Say what you will about Obamacare, I'm sure it wasn't perfect, but goddammit, at least somebody tried.  It turned the game on its ear and said that everyone at least had the opportunity to be insured, and if you wanted to roll the dice and live without healthcare, that's fine - but we'll get you on the back end and you'll have to pay a penalty on your tax return.  And now President Cheeto-head wants to "repeal and replace", or at least let's do the first part and then maybe in a year or two we'll get to the second part, which is a bit like the way the water company tears up your street and then repaves it, without checking to see if the electric company also needs to get in there next week.  (OK, maybe that's not the best analogy, it's just what happens on my block.). It's a bit like knocking down a load-bearing wall in your house without putting in anything to support the second floor.

But tonight I've returned to a simpler and cruder time, back when you couldn't get health insurance if you had something called a pre-existing condition - nothing with the prefix "pre-" tends to make sense.  You don't really pre-heat your oven, because you can't heat it before you heat it, so those baking instructions really should say to "heat your oven to 350 degrees, then put in the food".  And as George Carlin once pointed out, it's impossible to "pre-board" the plane - once you set foot on it, you're boarding, not pre-boarding.  And so on.  So the insurance companies could have just gone with "existing condition", if you think about it.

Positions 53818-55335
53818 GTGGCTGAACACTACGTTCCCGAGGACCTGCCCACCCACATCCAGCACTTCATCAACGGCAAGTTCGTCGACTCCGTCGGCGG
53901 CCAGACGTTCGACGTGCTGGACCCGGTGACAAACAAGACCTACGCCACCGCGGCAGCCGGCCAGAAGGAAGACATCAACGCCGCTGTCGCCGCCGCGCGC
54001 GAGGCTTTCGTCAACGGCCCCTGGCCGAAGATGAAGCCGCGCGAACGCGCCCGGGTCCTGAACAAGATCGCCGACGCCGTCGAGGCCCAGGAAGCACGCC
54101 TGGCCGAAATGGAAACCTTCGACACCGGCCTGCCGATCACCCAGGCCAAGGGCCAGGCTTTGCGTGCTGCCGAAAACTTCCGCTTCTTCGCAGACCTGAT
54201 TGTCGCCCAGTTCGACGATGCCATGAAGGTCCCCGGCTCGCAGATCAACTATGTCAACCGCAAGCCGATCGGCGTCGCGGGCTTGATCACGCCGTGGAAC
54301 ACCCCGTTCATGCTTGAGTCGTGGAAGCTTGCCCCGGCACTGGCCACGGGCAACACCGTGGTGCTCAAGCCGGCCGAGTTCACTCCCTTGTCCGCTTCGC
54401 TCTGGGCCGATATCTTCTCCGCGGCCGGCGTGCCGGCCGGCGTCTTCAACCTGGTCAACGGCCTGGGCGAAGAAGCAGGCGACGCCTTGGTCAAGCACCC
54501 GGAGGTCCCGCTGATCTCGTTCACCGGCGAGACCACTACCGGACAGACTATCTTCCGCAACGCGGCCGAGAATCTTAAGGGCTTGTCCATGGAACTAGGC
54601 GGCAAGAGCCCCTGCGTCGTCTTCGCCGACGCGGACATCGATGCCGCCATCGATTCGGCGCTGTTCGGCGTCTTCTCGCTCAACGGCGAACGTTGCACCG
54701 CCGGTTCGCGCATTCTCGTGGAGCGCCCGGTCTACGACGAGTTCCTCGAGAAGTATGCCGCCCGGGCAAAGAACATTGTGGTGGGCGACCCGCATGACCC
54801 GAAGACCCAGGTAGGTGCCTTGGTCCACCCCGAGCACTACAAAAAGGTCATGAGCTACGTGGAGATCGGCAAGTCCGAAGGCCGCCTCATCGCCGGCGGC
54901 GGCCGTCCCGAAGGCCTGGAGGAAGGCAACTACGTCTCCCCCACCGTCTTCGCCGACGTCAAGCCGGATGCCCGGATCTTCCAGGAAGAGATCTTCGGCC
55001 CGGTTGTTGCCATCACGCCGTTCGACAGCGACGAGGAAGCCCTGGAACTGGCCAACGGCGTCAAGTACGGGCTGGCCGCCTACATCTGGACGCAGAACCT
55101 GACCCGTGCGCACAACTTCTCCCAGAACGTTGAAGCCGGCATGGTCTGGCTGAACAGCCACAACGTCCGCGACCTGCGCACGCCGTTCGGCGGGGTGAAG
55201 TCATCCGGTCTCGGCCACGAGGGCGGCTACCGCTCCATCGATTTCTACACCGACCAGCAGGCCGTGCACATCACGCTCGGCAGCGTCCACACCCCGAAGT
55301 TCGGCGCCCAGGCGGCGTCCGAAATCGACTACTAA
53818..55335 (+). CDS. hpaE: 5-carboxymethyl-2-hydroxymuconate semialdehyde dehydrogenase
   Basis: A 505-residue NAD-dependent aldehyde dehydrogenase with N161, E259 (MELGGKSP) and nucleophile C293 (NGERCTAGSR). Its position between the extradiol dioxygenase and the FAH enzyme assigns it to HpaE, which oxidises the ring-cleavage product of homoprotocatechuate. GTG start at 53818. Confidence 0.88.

Moore set out to find the worst medical insurance horror stories, and I'm sure there are always going to be a few out there - that's been the case ever since the insurance companies gained the power to deny coverage in the first place.  And while these decisions used to be based on actuarial tables (actuaries are fun guys - they love to calculate when you're going to croak...) at some point greedy people realized they could make more money just by denying coverage to sick people and only granting it to healthy people.  Which makes the whole thing feel something like a casino, where you're betting you're going to live forever, which is impossible - and you only want to buy coverage if you need it, but if you wait until you need it, it's too late.

Look, unlike our President I'm smart enough to realize that I'll never understand this issue - I only know that I'm lucky enough to have health insurance, and it's good to know it's there.  In some way I don't quite understand why insurance companies don't take everyone on, because more customers means more payments and more income, if not more profit.  I was on the phone the other day with my parents' cable provider because they wouldn't send a technician to fix their cable box until they spoke with the person whose name is on the account, which turned out to be my father.  But since I pay their cable bill, I was screaming at the customer service rep, threatening to stop paying the bill unless they sent a repair tech ASAP - I just didn't understand why they got so caught up in their petty rules, because the main goal was to provide service, not stick to the rules, and sticking to the rules wasn't getting the cable box fixed.  Apparently there's a rash of phone pranksters up in Massachusetts who delight in calling the cable company to request fake service calls and waste their time, or perhaps there are rampant squatters who break into people's houses to watch free cable and then call the repair techs when the boxes don't work.